My mother tells the story of cooking a meal when she was a young girl. Her mother was talking her through the recipe, and she was doing her best to follow directions. Because it was early in her long and delicious cooking days, my mother was unsure about the success of the outcome of her labor. When she expressed her concern about her endeavor with her father, he asked her what ingredients she had put into the simmering pots. After hearing her lengthy and detailed answer, he is reported to have said, "With all that good stuff you put in, how can it not be good?"
With that uplifting and encouraging tale in mind, my daughter and I set our hearts and hands on the task of producing our first ice cream cake for my husband's birthday a few weeks ago.
A very short list of ingredients: ice cream, cookies, peppermint sprinkles.
A very short list of instructions: Let the ice cream melt. Crush the cookies. Layer the cookie crumbs in the bottom of a spring form pan. Pour some peppermint sprinkles onto the cookie crumbs. Pour or spoon the melted ice cream onto that layer. Sprinkle another layer of cookie crumbs on top of the ice cream. Refreeze overnight. Remove the sides of the spring form pan - carefully. Gaze at the cake with wonder and delight. Enjoy!
First, the cake.
Then the mesmerized, gawking, drooling, pleading, impatient onlooker.
Anyone who knows me well knows that I don't like to cook. Fortunately, this recipe didn't involve any cooking. Anyone who knows my dislike of cooking ought to know that I almost never follow recipes very closely. I respond to the precision of carefully drafted recipes with a teenager's spirit of rebellion; I rail noisily against the person who arrogantly and blithely put together a formula that I, a blindly obedient follower, am meant to follow. "Not so much," I say out loud to the cookbook lying smug and silent on the counter. I boldly and defiantly add a little bit of this and a little bit of that in order to make the resulting dish my own original creation, rather than simply a recreation of someone else's work. This ice cream cake project was no exception to that pattern. Notice the addition in the photo below... who doesn't love a good sugar-softened fresh strawberry or two or ten?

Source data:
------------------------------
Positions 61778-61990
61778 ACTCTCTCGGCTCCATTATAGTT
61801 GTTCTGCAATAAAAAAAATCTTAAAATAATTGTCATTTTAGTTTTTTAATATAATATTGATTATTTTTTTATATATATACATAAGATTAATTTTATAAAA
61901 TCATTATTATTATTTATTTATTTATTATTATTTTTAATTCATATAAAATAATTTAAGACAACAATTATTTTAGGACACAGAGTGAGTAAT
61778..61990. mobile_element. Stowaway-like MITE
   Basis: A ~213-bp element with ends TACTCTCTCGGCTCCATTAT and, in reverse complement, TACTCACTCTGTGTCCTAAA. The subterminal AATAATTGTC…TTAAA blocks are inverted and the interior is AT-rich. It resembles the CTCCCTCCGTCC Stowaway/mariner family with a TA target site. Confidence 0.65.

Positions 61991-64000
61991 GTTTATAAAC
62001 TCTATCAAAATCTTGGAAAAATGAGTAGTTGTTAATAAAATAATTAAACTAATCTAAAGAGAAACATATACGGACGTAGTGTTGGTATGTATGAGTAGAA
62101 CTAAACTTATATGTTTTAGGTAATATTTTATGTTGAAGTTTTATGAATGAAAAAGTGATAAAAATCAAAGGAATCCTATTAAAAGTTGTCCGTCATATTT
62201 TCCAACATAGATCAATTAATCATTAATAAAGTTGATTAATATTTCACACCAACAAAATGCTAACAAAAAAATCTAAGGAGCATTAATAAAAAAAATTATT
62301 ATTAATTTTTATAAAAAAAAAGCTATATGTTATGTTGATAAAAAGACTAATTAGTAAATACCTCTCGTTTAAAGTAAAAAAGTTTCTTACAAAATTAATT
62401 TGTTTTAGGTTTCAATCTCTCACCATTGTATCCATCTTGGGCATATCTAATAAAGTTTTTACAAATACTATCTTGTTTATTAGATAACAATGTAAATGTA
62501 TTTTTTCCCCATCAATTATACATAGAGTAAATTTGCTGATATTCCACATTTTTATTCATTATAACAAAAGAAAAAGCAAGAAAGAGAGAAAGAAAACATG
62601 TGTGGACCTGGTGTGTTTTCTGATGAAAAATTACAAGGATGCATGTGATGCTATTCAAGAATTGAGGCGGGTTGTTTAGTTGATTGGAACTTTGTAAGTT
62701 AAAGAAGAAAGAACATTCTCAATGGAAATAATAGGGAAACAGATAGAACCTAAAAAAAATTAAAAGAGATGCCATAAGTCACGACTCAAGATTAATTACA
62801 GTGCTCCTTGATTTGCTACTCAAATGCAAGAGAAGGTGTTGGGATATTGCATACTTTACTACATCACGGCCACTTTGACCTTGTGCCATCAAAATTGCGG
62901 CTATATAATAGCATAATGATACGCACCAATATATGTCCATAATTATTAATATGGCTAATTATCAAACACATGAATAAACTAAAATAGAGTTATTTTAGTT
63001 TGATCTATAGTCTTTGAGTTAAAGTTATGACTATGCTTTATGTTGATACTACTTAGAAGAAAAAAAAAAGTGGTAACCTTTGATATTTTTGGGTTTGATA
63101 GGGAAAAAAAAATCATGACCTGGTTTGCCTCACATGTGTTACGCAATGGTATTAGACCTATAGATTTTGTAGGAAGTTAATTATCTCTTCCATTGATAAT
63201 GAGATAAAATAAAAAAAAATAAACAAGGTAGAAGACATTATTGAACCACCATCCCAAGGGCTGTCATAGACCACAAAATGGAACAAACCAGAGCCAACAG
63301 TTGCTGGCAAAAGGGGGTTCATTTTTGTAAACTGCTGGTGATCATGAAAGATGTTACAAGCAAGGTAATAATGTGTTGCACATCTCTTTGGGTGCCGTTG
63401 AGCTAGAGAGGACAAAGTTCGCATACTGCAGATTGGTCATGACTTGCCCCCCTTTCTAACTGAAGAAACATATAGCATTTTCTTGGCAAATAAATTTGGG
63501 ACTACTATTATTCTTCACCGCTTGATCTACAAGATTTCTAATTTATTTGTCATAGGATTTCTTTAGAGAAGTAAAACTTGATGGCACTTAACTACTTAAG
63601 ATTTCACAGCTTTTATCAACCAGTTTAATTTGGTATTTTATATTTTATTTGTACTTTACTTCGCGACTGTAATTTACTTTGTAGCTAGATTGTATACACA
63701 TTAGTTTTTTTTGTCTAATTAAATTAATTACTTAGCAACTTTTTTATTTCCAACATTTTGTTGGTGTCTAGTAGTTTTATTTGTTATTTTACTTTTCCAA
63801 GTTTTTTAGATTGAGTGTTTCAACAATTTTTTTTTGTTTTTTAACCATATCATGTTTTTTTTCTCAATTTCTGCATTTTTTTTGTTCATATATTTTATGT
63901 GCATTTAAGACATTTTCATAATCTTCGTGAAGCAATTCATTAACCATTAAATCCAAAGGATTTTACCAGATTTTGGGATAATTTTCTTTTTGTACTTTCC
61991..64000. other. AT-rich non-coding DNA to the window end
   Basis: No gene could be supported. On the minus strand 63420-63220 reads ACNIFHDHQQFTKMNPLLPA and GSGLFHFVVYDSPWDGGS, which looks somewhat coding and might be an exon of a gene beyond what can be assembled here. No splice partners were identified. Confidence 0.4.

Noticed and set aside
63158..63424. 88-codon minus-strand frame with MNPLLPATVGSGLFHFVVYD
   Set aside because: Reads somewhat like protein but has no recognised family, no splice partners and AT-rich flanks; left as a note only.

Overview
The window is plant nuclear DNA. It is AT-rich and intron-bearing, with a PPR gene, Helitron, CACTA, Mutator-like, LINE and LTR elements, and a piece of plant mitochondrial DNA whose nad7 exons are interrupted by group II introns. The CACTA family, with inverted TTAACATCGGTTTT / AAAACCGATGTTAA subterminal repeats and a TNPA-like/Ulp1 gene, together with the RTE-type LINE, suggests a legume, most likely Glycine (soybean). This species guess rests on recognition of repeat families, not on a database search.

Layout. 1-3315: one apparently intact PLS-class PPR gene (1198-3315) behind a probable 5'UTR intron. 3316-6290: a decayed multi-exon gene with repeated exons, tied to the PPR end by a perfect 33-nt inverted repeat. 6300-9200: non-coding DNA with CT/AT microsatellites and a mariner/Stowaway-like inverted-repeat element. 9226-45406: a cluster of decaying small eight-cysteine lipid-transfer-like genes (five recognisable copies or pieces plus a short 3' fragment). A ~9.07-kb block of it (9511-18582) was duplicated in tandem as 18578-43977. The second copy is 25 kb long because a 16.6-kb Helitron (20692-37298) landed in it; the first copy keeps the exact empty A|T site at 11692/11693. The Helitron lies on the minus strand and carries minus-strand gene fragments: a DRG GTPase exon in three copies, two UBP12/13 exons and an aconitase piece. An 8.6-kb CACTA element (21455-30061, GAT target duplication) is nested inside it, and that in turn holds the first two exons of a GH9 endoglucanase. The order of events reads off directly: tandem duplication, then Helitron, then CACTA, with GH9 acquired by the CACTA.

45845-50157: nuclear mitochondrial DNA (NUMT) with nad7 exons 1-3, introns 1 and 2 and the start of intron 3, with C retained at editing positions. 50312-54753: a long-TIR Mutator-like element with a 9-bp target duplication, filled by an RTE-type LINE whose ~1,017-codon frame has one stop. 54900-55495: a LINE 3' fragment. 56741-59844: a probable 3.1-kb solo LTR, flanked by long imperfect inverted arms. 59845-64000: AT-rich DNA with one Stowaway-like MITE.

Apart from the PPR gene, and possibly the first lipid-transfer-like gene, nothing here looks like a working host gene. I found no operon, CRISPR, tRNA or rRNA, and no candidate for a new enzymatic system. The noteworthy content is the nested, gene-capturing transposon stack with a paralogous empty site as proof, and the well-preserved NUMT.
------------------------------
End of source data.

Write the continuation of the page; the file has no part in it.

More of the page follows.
It was the best birthday cake ever!
Thank you, Karen, for sharing your recipe with me.
Thank you, Robin, for lending me your pan.
We were some happy cake eaters that Friday night.
The next day after lunch, I opened the freezer with the intention of having a hunk of ice cream cake for a midday sweet snack. No cake. What? How could those greedy rascals eat the entire cake in one night? In anger and frustration, I called out, "Where is the ice cream cake? Is it really all gone?" Kristiana answered: "It's in the fridge." WHAT? In the fridge? Sure enough, some late night sugar-high cake eater had put the cake in the fridge and not in the freezer.
I was livid.
Until I remembered my grandfather's comment: "With all that good stuff you put in, how can it not be good?" The ingredients were the same, after all. Only the temperature and consistency had changed. So I quickly overcame my ire and tucked in for a hearty helping of "ice cream cake soup."
Notice the spoon and open book.
Who doesn't like a good dessert soup while reading on a warm late March afternoon?
While I sat at the counter eating that sweet, milky, crunchy, drippy delight, I was reminded of other areas of my life that have gone through similar transformations: my marriage, my mothering, my friendships, and my varied experiences of faith. Years and years of pouring in sweet, nutritious, heart-healthy ingredients. Stirring. Passing the mixtures over the stove and into the oven of life: heated conversations, hot topics, the smoldering embers of illness, coals that might flare up again at any moment. The tepid indifference of some who in one fiery moment swore undying love and support, but in the end proved to be distant and lukewarm. The soul-chilling estrangement from loved ones. The cold days and frigid nights of non-existent conversation and connection. Always, the outcome is unique, unpredictable, impossible to recreate.
Some relationships have turned out of the muffin pans of my life perfectly it seems and feel more like works of art to be stared at and put on display for all the world to see than joy-filled treasures that are meant to be thoroughly consumed and enjoyed. Others never form completely, so when it's time to take them out of the pan and enjoy them, they lose their shape and fall to messy pieces.
Most of the time, when I ponder all that I have poured into my dearly beloved and cherished relationships - emails and text messages sent and received, phone calls shared, letters and postcards and care packages that have crossed many miles and several oceans, and best of all, the time spent together eating veggie burgers and key lime pie, drinking chamomile tea and lemon drop martinis, laughing, shopping, walking, staying up late into the night telling riotous stories, going to (sometimes AWFUL) movies, creating art and art journals and jewelry and cards and bookmarks, and sharing travel, food, wine, book, movie, and music recommendations - I cannot help but smile and remember my grandfather's words yet again: "With all that good stuff you put in, how can it not be good?"
PS. I apologize if the cooking metaphor has gone a little too far, but I am nothing if not excessively and repreatedly compelled to drawing comparisons out a little bit too far...